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Watch: Private credit growing pains – a practitioner’s discussion

12 May 2022

Jonathan White

Global Head of Fund Sales

Jonathan White

Global Head of Fund Sales

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Private credit has been one of the fastest-growing alternative asset classes for the past five years. This brings its own set of challenges related to complexity and how organisations can scale with increasing investor interest.

With private credit AUM surpassing 1.6 trillion in 2022, exceeding all industry predictions, how are organisations addressing the complexity and scalability challenges related to this exponential growth? How are the managers adapting within the private credit class to ensure continued strong performance?

I had the opportunity to moderate a closed-door conversation with industry experts to assess these challenges and budding opportunities.

These experts included John Phinney, chief executive of Convergence Capital; Jess Larsen, founder and chief executive of Briarcliffe Credit Partners; and Drew Phillips, partner and chief operating officer at Atalaya Capital Management. Together we explored how private credit has matured into an industry worth USD 2.6 trillion and the opportunities and challenges ahead.

How the private credit market is evolving

Private credit is one of the fastest-growing asset classes in the spectrum of alternatives, so I began by asking how the industry had changed.

“Over the last five years growth has been explosive,” said Phinney. He added that when he started out in the 1990s, private credit was a diversification play – a vehicle for additional uncorrelated returns. Now the number of advisers in the space has grown from 500 to 2,500 and 15,000 funds are offering various forms of private credit.

“When you look at the alternative growth space in general, compounded annual growth rates over the past five years range between 6% and 8% on funds and assets,” he said. Now, he says, credit is up 40%.

There were significant opportunities for service providers and other market participants to help advisers and general partners (GPs) in private credit work better.

Larsen said that before the US introduced the 2010 Dodd-Frank regulations in the wake of the financial crisis, private credit was really about distressed debt and mezzanine finance.

“Up until maybe a couple of years ago, private credit was really all about direct lending,” he said. While direct lending remains the core of private credit, limited partners (LPs) now seek more uncorrelated strategies.

“We’re talking probably specialty finance, bank lending and a lot of different and interesting strategies. That’s what LPs are demanding right now – uncorrelated, strong returns from private credit,” he said.

Phillips said the business’s maturity meant private credit had become more competitive and faced both fee and regulatory pressure. This had brought much stronger demands from LPs on due diligence and a trend towards looking at managers holistically.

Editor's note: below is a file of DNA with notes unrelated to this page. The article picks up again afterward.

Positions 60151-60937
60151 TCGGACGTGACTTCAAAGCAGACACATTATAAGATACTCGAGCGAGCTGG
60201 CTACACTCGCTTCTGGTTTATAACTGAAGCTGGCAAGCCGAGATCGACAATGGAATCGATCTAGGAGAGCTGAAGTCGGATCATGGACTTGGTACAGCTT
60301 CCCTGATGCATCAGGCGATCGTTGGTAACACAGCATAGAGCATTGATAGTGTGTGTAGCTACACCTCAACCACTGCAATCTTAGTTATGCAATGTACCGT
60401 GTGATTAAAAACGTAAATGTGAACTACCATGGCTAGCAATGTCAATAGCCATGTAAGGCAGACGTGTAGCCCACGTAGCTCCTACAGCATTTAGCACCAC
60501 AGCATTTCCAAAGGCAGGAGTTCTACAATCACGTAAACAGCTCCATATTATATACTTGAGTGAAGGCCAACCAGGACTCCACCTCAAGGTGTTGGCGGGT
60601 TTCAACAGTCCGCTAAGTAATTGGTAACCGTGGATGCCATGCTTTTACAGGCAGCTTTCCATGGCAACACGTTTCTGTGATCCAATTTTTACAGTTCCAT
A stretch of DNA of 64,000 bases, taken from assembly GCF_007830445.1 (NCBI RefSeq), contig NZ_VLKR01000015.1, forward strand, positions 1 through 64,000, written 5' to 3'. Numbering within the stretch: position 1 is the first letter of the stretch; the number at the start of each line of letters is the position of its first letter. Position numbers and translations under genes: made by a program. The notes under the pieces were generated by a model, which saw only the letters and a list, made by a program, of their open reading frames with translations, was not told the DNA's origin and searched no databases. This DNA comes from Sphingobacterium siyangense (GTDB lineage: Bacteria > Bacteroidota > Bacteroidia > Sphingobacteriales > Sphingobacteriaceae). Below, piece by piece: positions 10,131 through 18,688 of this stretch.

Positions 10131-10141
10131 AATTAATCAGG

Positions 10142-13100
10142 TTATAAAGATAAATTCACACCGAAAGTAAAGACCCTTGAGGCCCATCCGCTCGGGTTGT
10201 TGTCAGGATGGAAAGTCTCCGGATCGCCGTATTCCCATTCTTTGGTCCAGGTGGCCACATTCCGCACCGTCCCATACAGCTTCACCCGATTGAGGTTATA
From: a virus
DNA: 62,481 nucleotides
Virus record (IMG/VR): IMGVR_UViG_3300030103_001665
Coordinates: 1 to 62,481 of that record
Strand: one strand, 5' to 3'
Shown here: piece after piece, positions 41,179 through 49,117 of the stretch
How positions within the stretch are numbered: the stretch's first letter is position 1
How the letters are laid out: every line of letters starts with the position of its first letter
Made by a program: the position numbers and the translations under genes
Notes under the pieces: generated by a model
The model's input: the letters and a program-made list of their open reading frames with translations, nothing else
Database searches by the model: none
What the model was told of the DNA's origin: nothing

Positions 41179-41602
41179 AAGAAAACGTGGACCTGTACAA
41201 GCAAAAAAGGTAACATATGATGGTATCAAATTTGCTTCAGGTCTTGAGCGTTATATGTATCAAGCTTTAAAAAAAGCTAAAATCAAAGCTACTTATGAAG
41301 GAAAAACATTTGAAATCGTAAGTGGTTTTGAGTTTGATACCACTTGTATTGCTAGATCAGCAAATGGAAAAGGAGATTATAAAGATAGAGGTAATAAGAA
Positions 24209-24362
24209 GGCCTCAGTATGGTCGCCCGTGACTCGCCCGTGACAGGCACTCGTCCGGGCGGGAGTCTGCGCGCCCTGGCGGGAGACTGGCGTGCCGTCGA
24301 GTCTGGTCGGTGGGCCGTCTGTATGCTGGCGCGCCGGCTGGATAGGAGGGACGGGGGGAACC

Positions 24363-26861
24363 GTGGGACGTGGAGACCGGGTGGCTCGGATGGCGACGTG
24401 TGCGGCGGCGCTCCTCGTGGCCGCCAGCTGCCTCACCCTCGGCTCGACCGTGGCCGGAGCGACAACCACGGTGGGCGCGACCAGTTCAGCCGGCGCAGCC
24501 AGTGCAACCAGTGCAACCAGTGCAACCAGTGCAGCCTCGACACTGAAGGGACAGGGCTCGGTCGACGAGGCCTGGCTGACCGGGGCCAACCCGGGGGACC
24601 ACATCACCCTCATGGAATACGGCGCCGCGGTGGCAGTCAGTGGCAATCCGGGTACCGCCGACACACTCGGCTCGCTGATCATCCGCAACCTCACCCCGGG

Challenges and success in private credit

Larsen said that the cost of setting up a private credit fund, as well as the complexity and regulatory environment, had become increasingly intense and difficult.

“It’s not as easy for someone to come in and set up a fund as it was potentially even five years ago,” he said.

Phinney said the cost of running firms was “brutally complicated” and did not lend itself to scale. The complexity of operations brought greater risk of error and failing to meet investors’ reporting requirements.

How will rates, regulation and inflation affect future returns?

I asked the panel about the future, given that private credit has not gone through a cycle of rising interest rates or inflation, or even a war in Europe.

“First and foremost, a lot of people would conclude that Covid showed private credit is pretty resilient,” said Larsen. “We came out of the Covid period with very strong private credit and we continue to grow.”

Phinney warned there were 341 pages of Securities and Exchange Commission (SEC) recommendations that could add expenses and affect profitability within the industry.

“I’m very fearful that the regulators, not just the SEC, are going to issue some of these rules and this will have a pretty sharp effect on profitability returns and hurdle rates will have to go up,” he said.

However, Phillips argued that regulation might help by providing standards, transparency and consistency. Larsen thought a stricter regulatory environment would aid fundraising as it would give the asset class credibility.

We also discussed how outsourcing can assist with the complexity of private credit.

Phillips said both the industry and service provider communities were maturing: “That creates a little bit of optionality to think about what’s in-house, and what’s outsourced. What do you build and what do you buy? Technology has really helped make that easier.”

The future of the private credit market

The panel concluded that private credit would continue to grow robustly in the face of inflationary and regulatory headwinds. The service provider sector would evolve to meet fund management demands.

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How Intertrust Group can help with private credit management

Private debt strategies and portfolios can require highly sophisticated models. Managers increasingly need support in areas such as reporting, customisation, IT and due diligence. Our tech-enabled, client-centric suite at Intertrust Group provides outsourcing solutions and a range of services to help you manage portfolio data and analysis.

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